NEW YORK — Pfizer Inc. and Acura Pharmaceuticals Inc. said Monday the Food and Drug Administration approved a powerful painkiller that is designed to be harder to abuse.
The FDA cleared marketing of Oxecta as an immediate-release treatment for moderate to severe pain. The drug is designed to discourage common methods of abuse like crushing or dissolving, and it contains a compound that irritates the nose if it is snorted.
Shares of Acura, based in Palatine, Ill., rose 78 cents, or 20.2 percent, to $4.65 in afternoon trading. Earlier in the day its shares surged as much as 75.7 percent. Pfizer stock was unchanged at $20.26.
Oxecta is similar to Purdue Pharma LP’s OxyContin, the top-selling painkiller in the U.S. Regulators and health officials have pushed hard to get alternatives on the market after reports showed millions of people were abusing OxyContin and other prescription painkillers.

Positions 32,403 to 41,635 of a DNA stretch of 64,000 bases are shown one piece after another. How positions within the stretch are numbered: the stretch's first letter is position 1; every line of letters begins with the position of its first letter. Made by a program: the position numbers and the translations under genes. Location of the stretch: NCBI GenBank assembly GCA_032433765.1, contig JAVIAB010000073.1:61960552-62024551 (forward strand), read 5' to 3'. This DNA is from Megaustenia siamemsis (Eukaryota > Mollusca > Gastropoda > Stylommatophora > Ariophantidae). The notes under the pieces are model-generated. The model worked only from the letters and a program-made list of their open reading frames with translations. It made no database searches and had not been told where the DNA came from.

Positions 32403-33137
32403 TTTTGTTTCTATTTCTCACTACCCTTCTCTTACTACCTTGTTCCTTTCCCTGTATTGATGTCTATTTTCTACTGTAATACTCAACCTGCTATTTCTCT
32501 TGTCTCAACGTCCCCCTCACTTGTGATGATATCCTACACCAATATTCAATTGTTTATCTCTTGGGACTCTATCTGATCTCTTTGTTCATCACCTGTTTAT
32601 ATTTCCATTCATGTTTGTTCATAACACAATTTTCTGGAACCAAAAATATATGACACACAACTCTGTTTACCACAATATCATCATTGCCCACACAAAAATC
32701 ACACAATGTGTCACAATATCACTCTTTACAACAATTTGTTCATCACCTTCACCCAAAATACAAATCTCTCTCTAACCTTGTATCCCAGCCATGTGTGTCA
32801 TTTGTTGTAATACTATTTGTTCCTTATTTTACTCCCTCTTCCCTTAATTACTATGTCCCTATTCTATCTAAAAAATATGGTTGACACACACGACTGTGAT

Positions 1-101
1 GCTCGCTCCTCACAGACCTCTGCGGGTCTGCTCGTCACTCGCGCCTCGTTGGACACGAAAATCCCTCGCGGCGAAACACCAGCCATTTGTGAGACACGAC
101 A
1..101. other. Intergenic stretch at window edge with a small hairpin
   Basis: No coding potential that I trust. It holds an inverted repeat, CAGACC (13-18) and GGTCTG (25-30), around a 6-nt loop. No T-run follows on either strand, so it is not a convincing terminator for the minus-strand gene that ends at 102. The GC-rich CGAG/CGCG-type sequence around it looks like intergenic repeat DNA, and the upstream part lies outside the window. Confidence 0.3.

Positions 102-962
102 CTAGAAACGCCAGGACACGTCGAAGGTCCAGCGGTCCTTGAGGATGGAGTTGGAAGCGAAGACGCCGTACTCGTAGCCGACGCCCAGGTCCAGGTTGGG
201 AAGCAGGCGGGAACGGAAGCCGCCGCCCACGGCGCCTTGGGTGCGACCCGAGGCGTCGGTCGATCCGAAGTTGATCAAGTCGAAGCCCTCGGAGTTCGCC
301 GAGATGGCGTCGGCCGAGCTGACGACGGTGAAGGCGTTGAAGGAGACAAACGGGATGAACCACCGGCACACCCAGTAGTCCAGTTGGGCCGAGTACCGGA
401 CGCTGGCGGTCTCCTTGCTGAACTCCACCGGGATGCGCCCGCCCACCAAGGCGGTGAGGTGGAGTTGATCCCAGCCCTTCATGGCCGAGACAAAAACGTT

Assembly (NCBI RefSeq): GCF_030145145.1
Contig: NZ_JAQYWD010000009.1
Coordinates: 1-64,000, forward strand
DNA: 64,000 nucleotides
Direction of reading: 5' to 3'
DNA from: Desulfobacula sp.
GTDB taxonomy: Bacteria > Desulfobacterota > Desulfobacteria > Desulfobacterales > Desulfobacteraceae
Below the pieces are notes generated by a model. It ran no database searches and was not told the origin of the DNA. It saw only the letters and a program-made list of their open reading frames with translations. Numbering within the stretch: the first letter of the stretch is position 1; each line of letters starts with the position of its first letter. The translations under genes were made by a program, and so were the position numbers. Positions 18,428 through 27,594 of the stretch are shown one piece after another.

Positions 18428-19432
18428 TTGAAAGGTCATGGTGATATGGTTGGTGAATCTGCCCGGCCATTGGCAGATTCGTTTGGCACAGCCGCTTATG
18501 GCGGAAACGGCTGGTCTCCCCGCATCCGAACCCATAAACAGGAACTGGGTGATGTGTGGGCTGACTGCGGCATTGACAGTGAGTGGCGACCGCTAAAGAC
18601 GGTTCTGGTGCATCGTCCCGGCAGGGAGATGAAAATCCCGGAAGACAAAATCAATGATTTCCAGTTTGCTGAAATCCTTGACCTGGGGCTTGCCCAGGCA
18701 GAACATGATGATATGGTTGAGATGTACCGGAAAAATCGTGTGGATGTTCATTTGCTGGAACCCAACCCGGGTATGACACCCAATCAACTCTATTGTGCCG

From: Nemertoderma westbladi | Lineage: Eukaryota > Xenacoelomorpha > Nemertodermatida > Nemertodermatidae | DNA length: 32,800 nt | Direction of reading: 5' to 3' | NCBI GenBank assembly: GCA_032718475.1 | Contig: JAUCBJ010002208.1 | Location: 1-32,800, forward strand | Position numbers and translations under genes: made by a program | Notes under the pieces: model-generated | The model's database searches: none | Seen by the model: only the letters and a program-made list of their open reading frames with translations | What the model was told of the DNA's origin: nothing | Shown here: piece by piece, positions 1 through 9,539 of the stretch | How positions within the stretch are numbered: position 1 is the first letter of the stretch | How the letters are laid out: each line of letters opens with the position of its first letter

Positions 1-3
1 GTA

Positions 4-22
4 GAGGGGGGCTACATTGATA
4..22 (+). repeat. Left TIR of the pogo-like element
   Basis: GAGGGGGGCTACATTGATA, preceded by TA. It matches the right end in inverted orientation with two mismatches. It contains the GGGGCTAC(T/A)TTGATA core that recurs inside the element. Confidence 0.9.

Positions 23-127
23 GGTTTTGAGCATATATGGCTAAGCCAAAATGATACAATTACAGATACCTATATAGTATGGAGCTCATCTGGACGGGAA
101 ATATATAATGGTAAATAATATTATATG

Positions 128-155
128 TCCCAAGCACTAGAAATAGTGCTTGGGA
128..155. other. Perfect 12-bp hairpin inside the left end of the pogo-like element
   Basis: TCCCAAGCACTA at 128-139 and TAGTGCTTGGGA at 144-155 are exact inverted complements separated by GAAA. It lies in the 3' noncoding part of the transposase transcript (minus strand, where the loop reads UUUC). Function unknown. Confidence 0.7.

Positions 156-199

Acura and King Pharmaceuticals developed Oxecta under the name Acurox. Pfizer of New York bought King for $3.6 billion, and Oxecta is the first of King’s drugs to be approved since the deal closed in March. A second approval could come Thursday, as Pfizer is waiting for the FDA to return a decision on the drug candidate Remoxy.
OxyContin is an extended-release painkiller, however, and Citi Investment Research analyst John Boris said those drugs represent a larger market. Boris said annual sales of Oxecta could rise as high as $100 million, but Remoxy sales could reach $500 million a year.
Unlike those drugs, Oxecta is designed to start working right away.
Boris said he does not believe Remoxy will be approved this week, as Pfizer has disclosed a manufacturing issue that could delay approval. Remoxy was developed by Durect Corp. and licensed by Pain Therapeutics Inc. Pfizer now holds a sublicense from Pain Therapeutics.